Solar Array Output

The amount of power a solar array generates is directly proportional to the solar resource available throughout the day. Two critical calculations can be performed to determine the system yield:

Power output (instantaneous output)
Power output = instantaneous solar radiation (kW/m²) x rated array power (kW) x system efficiency

Energy output (output over time)
Hourly energy output = hourly solar radiation (kWh/m²) x rated array power (kW) x system efficiency
Daily energy output = daily solar radiation (kWh/m² or PSH) x rated array power (kW) x system efficiency

Note: The total array power equals the sum of all the solar modules’ power.

System efficiency relates to factors that reduce the power/energy output of the solar modules. Several factors can affect solar system efficiency. They include:
1. Temperature – a higher cell temperature will reduce the power output.
2. Shading – any shading will reduce the power output.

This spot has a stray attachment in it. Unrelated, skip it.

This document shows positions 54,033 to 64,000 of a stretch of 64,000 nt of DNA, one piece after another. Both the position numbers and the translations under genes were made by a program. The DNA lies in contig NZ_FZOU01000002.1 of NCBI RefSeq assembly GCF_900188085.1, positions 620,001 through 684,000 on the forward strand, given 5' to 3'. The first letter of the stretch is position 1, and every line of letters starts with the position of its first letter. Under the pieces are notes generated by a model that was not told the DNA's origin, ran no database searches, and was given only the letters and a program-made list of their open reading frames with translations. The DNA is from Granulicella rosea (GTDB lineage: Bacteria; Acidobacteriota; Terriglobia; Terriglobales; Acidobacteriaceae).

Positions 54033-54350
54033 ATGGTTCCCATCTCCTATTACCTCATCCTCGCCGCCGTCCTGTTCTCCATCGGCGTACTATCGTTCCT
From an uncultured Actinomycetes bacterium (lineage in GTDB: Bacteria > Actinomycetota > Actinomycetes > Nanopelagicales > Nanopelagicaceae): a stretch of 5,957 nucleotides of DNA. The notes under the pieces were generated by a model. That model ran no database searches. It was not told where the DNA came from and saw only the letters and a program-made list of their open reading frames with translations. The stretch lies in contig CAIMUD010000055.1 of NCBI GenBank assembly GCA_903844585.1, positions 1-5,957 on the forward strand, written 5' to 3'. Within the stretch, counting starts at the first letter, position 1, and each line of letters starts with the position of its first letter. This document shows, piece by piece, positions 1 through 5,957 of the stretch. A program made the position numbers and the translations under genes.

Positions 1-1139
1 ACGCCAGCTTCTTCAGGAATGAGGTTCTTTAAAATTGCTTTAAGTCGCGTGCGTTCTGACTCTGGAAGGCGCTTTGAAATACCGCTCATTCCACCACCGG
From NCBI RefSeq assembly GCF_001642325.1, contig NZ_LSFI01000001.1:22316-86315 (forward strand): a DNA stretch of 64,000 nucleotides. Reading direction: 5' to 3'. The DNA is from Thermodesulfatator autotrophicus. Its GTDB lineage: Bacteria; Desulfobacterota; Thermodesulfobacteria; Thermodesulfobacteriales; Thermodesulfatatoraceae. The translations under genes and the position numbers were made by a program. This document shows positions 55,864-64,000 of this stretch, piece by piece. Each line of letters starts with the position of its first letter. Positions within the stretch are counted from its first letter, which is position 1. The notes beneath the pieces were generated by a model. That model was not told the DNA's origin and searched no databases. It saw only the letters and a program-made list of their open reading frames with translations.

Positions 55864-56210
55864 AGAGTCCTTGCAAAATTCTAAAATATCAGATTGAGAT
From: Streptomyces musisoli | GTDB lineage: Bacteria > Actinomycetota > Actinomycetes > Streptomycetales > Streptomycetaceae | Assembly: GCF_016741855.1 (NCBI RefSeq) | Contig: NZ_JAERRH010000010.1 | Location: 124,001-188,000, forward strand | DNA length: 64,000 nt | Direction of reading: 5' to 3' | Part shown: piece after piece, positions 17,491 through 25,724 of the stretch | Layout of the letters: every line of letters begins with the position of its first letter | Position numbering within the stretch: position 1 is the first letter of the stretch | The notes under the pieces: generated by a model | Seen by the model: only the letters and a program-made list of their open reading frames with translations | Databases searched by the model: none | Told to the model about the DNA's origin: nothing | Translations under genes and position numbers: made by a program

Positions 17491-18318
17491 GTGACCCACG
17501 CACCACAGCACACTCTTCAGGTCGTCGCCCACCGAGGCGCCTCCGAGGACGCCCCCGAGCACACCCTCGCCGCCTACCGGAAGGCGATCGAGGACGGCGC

3. Dirt – any soiling of the modules will reduce the power output.
4. Cable losses – power is lost as electricity runs through cables.
5. Orientation and tilt losses – the orientation and tilt of the modules affect the amount of solar radiation that hits the modules, affecting the power output.

solar panel power output, solar array output

Is PV System Efficiency Different from Module Efficiency?

PV system efficiency relates to losses in the equipment’s operation. This differs from PV module efficiency, which relates to how well a solar PV module converts solar radiation into electricity. The array’s rated power already considers the PV module’s efficiency.

Example 1
A 1.2kW array has been installed to run a bore pump. The measured sunlight intensity is 0.76kW/m², and the system efficiency has been calculated to be 70%. The power output of the array is:
1.2kW x 0.76kW/m² × 0.7 = 0.638kW

Example 2
The 1.2kW system installed to run a bore pump is exposed to 5.0kWh/m² over the course of one day, with a system efficiency of 70%. The energy output of the array over the day is:
1.2kW x 5.0kWh/m² × 0.7 = 4.2kWh

For some low-volume solar pumping installations, the solar array is intended to drive a DC pump directly. In such an installation, the PV array’s power output must match the start-up power required. A pump motor will have an initial start-up power requirement greater than the motor’s running power. If the solar PV array cannot supply that initial power requirement, the pump will not start even if the array has enough power to run the motor once started.


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